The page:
When does your heel pain treatment (or heel spur treatment) need to move to the next level?
Most of us will feel significantly better very soon after we seriously begin to implement the simple home remedies that we can do or get for ourselves, like rest, icing, and wearing shoes for plantar fasciitis with some additional arch support. Many people also will use over the counter drugs, specifically anti-inflammatories, to reduce the pain when it is acute.
My doctor, and virtually every source about heel problems I’ve read, indicates that when your heel pain from plantar fasciitis is acute, anti-inflammatories like ibuprofen, naproxen or aspirin can help your symptoms. (This is despite the fact that there is a considerable amount of doubt about whether plantar fasciitis actually involves any inflammation.) As a group, these kinds of drugs are known as NSAIDs — non-steroidal anti-inflammatory drugs. Ibuprofen can be purchased as a generic or as Advil or Motrin, and naproxen is sold as Aleve. Of course you need to consult your health care provider about whether this is a good idea for you personally. Some people should not take ibuprofen, and there are a fair number of people who are concerned about its effect on your liver. I’m concerned about that, too, but I do take it, in 800mg doses prescribed by my doctor, when the pain is high, or when I have really pushed my foot too much one day and I know I’m going to feel it the next day.
Please note the following from the website of the American Academy of Family Physicians :
The use of anti-inflammatory drugs in chronic inflammatory diseases is somewhat controversial. (1,17) Eleven percent of the patients in one study (3) cited NSAIDs as the treatment that worked best for them, and 79 percent of the patients using NSAIDs were in the successfully treated group. (3) Advantages of NSAIDs are the acceptability of the use of an oral medication as a treatment modality by many patients, the convenience and ease of administration, and the acceptance by medical insurance. Disadvantages of NSAIDs are many, including the risk of gastrointestinal bleeding, gastric pain and renal damage.(18)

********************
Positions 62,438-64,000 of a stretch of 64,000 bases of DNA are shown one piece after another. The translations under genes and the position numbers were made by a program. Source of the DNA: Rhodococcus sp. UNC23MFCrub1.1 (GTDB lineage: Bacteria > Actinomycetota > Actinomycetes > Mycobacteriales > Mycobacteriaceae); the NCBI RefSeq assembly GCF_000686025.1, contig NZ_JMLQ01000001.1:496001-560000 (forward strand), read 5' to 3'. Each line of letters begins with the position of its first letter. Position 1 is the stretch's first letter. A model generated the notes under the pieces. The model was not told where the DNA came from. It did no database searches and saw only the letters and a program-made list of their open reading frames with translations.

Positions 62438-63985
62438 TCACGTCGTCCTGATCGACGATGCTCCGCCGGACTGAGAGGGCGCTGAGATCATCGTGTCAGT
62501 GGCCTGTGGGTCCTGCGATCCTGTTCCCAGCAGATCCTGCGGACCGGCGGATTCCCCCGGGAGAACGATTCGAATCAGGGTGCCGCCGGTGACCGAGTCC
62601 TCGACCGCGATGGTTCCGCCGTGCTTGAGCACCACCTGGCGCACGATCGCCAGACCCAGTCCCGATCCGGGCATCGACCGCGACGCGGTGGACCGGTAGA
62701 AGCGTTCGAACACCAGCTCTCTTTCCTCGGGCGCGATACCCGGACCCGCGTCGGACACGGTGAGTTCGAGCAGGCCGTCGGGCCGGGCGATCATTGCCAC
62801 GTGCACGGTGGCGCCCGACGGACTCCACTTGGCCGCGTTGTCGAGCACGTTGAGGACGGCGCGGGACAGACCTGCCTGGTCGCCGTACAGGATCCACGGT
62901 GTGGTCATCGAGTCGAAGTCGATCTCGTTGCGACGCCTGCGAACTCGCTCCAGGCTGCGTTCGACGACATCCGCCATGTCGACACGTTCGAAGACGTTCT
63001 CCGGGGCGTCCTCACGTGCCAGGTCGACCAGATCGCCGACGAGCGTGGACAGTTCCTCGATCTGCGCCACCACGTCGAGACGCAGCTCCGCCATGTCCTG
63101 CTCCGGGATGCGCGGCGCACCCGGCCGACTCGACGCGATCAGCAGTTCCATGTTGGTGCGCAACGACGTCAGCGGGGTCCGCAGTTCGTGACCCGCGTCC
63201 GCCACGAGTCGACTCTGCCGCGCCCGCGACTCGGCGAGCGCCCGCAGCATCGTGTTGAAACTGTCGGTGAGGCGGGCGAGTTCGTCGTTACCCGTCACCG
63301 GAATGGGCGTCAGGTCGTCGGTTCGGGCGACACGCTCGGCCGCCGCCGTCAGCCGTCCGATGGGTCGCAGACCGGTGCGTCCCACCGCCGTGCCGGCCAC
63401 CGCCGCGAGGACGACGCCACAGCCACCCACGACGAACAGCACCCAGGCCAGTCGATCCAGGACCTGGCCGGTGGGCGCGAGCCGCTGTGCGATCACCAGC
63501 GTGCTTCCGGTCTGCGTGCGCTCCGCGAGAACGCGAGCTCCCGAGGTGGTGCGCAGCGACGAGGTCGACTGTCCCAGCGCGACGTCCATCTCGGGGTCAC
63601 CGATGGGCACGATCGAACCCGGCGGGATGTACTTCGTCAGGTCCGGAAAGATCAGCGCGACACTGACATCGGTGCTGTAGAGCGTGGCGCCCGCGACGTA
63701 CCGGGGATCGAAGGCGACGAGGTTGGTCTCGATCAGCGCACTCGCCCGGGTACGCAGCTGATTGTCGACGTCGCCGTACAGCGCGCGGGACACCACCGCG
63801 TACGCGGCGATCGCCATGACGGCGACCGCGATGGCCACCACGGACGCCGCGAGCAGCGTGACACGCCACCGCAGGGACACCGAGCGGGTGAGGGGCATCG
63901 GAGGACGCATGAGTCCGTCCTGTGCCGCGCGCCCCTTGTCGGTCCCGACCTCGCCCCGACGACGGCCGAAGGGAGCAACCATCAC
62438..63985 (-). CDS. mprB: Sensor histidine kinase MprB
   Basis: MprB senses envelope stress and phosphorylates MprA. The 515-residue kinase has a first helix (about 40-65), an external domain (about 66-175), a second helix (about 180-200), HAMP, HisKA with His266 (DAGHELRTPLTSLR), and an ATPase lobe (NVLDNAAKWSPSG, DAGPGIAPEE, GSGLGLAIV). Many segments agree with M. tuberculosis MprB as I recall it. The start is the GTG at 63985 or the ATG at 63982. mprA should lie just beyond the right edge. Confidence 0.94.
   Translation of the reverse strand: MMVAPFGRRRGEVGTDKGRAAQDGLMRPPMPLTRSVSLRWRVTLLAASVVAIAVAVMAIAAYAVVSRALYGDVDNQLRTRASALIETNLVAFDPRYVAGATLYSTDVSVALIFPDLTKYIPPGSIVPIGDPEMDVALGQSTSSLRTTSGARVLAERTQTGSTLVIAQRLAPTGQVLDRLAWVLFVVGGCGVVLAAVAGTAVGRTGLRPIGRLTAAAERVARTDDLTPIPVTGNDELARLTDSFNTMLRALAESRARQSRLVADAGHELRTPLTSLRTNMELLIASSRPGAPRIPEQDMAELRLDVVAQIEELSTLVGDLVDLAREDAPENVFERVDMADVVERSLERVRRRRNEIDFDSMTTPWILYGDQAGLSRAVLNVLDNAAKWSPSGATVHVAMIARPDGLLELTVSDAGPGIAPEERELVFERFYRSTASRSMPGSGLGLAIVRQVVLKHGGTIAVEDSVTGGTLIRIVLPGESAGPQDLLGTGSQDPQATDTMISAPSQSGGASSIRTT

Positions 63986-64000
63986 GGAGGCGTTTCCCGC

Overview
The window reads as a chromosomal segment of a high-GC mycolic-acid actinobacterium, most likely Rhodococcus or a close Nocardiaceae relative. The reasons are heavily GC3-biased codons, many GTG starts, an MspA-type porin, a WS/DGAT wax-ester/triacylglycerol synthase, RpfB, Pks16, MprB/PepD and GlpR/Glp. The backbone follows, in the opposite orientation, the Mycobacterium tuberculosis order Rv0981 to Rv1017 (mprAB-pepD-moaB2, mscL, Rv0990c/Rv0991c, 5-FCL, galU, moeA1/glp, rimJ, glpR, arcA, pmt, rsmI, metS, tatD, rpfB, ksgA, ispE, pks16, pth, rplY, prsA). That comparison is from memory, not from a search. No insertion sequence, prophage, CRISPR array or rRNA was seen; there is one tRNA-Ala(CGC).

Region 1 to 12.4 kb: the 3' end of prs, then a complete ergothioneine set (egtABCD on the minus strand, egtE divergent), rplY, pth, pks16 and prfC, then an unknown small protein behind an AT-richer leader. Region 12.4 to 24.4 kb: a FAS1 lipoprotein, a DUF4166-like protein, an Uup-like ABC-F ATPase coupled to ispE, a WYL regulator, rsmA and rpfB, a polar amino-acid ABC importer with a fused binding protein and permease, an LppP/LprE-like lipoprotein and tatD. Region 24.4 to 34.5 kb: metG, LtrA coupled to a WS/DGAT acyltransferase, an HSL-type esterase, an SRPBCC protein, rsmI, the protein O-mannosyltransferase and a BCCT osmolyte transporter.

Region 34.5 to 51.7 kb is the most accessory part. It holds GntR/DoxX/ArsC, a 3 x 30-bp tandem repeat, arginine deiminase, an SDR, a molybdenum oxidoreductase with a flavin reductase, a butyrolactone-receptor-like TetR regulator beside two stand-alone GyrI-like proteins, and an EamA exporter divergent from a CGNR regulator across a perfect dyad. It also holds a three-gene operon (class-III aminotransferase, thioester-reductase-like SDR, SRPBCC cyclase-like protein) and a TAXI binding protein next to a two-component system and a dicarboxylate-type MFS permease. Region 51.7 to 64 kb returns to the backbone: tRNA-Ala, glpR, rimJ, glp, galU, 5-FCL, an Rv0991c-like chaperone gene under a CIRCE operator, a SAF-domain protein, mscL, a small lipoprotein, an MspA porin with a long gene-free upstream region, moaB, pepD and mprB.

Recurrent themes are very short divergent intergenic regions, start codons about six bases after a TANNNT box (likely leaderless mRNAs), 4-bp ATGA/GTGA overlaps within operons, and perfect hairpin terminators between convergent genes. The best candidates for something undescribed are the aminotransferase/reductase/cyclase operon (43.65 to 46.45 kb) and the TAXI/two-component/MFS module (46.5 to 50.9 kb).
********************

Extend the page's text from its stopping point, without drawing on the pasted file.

Farther down the road, other steps can include cortisone shots and in a few cases, surgery. Please read on as there are pros and cons for some of the options.
Many doctors and podiatrists recommend or at least offer cortisone shots to their patients with plantar fasciitis. Mine did, but I had read enough to be concerned about how helpful cortisone would really be long term and suggested to her that we wait and see if things didn’t improve with the other treatments I am suggesting in this blog, which are helping, but granted, very slowly. At this point, I don’t think I will need a shot, but am open to the possibility if things get significantly worse for any reason. One problem with these shots is that they reportedly hurt like heck, but more importantly, to me anyway, is that cortisone shots carry a decent amount of risk.
If you are considering a shot, please read Phys. Ed: Do Cortisone Shots Actually Make Things Worse? from an October 27, 2010 post on the New York Times online.
And this, again from the website of the American Academy of Family Physicians :
Corticosteroid injections, like iontophoresis, have the greatest benefit if administered early in the course of the disease but, because of the associated risks, they are usually reserved for recalcitrant cases. A plain radiograph of the foot or calcaneus should always be obtained before injecting steroids to ensure that the cause of pain is not a tumor. Steroids can be injected via plantar or medial approaches with or without ultrasound guidance. Studies (20,21) have found steroid treatments to have a success rate of 70 percent or better.
Potential risks include rupture of the plantar fascia and fat pad atrophy. (22,23) Rupture of the plantar fascia was found in almost 10 percent of patients after plantar fascia injection in one series. (22) Long-term sequelae of plantar fascia rupture were found in approximately one half of the patients with plantar fascia rupture, with longitudinal arch strain accounting for more than one half of the chronic complications. (22,23) On the other hand, one author (24) found that most individuals with rupture of the plantar fascia had resolution of symptoms with rest and rehabilitation.
The WebMD site has this to say:
Your doctor may suggest corticosteroid shots if you have tried nonsurgical treatment for several weeks without success.1 Shots can relieve pain, but the relief is often short-term. Also, the shots themselves can be painful, and repeated shots can damage the heel pad and the plantar fascia.
By all accounts, very few people need surgery for plantar fasciitis, as the great majority can resolve their problems within a year without it. If you are considering it, of course first consult your podiatrist. You might also have a look at WebMD’s feature on Plantar Fasciitis: Should I Have Surgery for Heel Pain?
- In the early stages of plantar fasciitis, talk to your doctor and/or podiatrist about the use of over the counter or prescription level anti-inflammatory drugs like ibuprofen, along with your resting, icing and stretching regimens.
- If your foot is not responding to rest, icing and anti-inflammatories in the early stages, talk to your doc about a cortisone shot. But please do your research first as this really is not for everyone.
- Consider surgery only as a last resort when all else fails.